IS propaganda chief Adnani killed in Syria's Aleppo
The Islamic State's propaganda chief and head of 'external operations' has been killed during "operations" in Syria's Aleppo, the group said on Tuesday.
"Shaykh Abu Muhammad al-Adnani, the spokesman of the Islamic State, was martyred while surveying the operations to repel the military campaign against Aleppo," the group said through its propaganda arm, Amaq.
Adnani was reportedly a senior figure in the group's Emni section, responsible for planning and carrying out IS's international attacks, and was considered by some to be the second-in-command after current IS head Abu Bakr al-Baghdadi.
Amaq did not give details of how and when Adnani was reportedly killed.
A source in the northern Syrian city told local news site Aleppo 24 that Adnani was likely one of those killed when US-led, anti-IS coalition forces targeted a car carrying alleged IS operatives close to the small town of al-Bab, north-east of Aleppo city.
The United States said coalition forces had carried out an air strike targeting Adnani in Aleppo province on Tuesday and that it was still assessing the results of the raid, but that his death would be a major blow to the group.
In Washington, Pentagon spokesman Peter Cook said Adnani "has served as principal architect of ISIL's external operations and as ISIL's chief spokesman," using another name for the group.
"He has coordinated the movement of ISIL fighters, directly encouraged lone-wolf attacks on civilians and members of the military and actively recruited new ISIL members," he said.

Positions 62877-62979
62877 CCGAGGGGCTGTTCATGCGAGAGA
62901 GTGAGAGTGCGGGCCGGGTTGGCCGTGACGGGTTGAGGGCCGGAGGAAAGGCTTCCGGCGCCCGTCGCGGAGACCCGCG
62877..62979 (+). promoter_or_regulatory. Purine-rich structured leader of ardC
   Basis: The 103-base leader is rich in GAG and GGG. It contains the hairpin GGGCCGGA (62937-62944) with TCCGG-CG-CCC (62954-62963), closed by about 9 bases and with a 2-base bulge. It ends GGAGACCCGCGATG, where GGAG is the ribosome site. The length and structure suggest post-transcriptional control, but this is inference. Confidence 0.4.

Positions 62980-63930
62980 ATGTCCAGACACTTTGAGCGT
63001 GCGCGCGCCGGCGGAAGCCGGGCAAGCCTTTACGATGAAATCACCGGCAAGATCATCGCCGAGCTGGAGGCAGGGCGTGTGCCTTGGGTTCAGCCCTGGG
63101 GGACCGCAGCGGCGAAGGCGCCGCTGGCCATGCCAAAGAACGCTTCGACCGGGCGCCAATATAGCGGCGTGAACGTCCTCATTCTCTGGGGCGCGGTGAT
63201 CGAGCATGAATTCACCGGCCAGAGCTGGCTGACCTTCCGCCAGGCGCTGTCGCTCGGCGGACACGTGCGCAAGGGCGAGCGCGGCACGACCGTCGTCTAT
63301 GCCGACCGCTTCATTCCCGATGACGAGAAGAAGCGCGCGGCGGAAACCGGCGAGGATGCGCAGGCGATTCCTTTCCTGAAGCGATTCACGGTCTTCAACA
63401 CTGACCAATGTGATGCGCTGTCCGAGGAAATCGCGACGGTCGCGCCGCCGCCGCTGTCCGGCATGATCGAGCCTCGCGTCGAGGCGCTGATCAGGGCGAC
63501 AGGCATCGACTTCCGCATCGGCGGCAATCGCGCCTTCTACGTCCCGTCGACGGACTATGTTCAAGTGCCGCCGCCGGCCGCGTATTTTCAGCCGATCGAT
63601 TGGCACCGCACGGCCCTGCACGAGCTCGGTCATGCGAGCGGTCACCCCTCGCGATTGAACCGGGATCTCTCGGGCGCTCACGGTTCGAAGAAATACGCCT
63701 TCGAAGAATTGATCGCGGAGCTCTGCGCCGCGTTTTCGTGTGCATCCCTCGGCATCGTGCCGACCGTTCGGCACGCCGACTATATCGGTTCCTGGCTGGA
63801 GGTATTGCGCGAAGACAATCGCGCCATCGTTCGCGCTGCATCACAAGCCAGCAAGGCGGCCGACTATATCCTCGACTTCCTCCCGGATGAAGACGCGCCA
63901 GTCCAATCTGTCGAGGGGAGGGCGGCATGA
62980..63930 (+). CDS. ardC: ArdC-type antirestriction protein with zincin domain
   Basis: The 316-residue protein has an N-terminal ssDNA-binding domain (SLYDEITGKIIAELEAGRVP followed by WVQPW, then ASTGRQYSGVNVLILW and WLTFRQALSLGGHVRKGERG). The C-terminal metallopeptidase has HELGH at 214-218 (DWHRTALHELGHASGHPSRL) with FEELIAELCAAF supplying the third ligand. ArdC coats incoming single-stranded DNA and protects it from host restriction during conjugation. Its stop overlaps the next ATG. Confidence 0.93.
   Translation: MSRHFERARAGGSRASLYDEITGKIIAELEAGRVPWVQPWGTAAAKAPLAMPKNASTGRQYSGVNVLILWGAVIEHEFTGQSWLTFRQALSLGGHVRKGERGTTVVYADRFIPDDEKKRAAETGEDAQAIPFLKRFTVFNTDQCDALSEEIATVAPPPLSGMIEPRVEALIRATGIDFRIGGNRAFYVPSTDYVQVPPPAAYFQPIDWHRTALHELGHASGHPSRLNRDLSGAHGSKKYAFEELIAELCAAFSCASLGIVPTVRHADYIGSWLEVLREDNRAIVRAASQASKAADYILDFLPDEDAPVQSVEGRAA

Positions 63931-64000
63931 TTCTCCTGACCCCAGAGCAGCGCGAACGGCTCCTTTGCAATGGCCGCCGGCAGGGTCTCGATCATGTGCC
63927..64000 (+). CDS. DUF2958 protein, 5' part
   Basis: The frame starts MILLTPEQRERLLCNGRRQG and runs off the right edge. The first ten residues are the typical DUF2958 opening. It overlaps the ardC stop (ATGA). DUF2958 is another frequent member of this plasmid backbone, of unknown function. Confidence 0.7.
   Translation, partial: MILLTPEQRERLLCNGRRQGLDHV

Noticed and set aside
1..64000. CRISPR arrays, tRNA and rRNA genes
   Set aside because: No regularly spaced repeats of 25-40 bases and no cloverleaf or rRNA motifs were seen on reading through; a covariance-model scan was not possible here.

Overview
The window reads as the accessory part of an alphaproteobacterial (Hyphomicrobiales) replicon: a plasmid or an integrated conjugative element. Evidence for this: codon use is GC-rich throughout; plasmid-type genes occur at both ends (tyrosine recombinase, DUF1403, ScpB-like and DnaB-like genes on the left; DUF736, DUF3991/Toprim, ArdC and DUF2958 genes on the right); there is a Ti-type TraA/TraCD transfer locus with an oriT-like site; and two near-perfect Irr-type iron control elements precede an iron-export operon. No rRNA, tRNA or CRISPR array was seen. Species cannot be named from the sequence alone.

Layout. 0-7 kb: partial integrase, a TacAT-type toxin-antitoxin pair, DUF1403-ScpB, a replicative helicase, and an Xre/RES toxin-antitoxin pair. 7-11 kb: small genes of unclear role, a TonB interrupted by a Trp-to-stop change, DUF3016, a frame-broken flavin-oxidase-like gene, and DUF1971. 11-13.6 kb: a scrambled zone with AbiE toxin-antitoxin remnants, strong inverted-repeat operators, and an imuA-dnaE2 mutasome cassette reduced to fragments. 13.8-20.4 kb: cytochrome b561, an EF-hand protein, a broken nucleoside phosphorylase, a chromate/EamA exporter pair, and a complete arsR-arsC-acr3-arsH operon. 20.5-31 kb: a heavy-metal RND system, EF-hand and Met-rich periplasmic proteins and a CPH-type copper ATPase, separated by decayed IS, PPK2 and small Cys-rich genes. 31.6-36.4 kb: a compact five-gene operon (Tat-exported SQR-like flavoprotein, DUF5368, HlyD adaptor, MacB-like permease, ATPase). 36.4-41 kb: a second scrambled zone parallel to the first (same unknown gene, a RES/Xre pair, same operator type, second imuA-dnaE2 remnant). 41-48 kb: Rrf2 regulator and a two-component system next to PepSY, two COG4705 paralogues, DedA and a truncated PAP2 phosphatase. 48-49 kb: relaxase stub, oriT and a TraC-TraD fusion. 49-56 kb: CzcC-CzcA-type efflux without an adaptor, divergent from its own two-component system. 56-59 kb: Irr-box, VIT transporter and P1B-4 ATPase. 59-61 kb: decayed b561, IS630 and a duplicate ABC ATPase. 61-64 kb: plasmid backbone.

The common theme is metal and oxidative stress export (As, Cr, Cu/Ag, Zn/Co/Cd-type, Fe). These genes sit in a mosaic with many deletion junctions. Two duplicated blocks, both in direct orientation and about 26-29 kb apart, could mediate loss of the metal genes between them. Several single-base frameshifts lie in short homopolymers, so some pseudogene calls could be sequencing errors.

Adnani, who had a $5 million US bounty on his head, was originally from the western Syrian province of Idlib and joined the militant movement in Iraq, where he served under late al-Qaeda leader Abu Musab al-Zarqawi.
"We are still assessing the results of the operation at this time."
Recent advances by US and Turkey-backed Kurdish and Arab militias have made inroads into Islamic State territory in Aleppo province, cutting them off from the Turkish border and supply lines along it.
Iraq said in January that Adnani had been wounded in an air strike in the western province of Anbar and was then moved to the northern city of Mosul, Islamic State’s capital in Iraq.
Adnani was a Syrian from Idlib, southwest of Aleppo, who pledged allegiance to Islamic State's predecessor al-Qaeda more than a decade ago. He was also once imprisoned by US forces in Iraq, according to the Brookings Institution.
He has been the chief propagandist for the group since he declared in a June 2014 statement that it was establishing a modern-day caliphate spanning large swathes of territory it had seized in Iraq and neighbouring Syria.
Adnani has often been the face of the group, such as when he issued a message in May urging attacks on the United States and Europe during the holy month of Ramadan.
A former IS operative from Germany, currently in prison on terrorism charges, told the New York Times earlier this month how Adnani had co-ordinated monthly meetings to select propaganda material to promote the group's battlefield advances, as well as masterminding international attacks.
"The big man behind everything is Abu Muhammad al-Adnani," the former IS member, Harry Sarfo, told the US daily.
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